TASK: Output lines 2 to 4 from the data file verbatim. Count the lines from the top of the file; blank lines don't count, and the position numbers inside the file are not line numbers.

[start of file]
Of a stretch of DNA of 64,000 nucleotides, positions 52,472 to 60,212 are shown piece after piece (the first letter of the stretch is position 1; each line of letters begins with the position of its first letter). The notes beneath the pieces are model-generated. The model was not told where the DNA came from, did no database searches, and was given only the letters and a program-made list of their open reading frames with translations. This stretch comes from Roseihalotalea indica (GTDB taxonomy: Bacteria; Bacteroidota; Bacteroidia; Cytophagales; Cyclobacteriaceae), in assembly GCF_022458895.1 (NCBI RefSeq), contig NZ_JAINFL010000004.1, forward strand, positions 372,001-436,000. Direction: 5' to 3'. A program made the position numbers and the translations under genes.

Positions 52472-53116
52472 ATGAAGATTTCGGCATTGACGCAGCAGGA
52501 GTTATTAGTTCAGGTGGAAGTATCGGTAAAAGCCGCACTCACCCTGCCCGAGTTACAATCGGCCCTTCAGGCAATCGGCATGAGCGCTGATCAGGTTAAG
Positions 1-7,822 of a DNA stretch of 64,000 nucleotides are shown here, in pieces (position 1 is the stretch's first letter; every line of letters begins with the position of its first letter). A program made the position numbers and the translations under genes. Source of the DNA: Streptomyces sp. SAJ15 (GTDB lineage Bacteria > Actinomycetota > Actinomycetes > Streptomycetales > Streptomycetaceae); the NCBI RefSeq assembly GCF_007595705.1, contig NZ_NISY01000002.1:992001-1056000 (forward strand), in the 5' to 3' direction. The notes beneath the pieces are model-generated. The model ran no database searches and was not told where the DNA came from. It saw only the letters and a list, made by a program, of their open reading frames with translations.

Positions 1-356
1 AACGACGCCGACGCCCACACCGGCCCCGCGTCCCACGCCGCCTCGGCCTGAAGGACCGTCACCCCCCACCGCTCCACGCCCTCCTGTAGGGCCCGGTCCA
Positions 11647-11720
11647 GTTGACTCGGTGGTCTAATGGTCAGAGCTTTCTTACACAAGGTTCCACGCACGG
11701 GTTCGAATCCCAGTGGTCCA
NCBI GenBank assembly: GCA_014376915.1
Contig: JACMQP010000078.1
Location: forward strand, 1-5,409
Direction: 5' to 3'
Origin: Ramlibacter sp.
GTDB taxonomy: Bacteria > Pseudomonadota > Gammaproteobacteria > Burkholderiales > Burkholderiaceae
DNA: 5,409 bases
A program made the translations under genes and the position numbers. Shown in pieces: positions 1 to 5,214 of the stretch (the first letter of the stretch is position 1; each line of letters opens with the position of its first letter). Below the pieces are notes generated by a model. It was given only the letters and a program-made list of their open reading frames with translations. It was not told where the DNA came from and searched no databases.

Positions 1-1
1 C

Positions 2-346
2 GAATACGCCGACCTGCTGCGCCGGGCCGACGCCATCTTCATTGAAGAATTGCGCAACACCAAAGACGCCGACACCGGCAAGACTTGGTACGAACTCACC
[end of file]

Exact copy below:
Positions 52472-53116
52472 ATGAAGATTTCGGCATTGACGCAGCAGGA
52501 GTTATTAGTTCAGGTGGAAGTATCGGTAAAAGCCGCACTCACCCTGCCCGAGTTACAATCGGCCCTTCAGGCAATCGGCATGAGCGCTGATCAGGTTAAG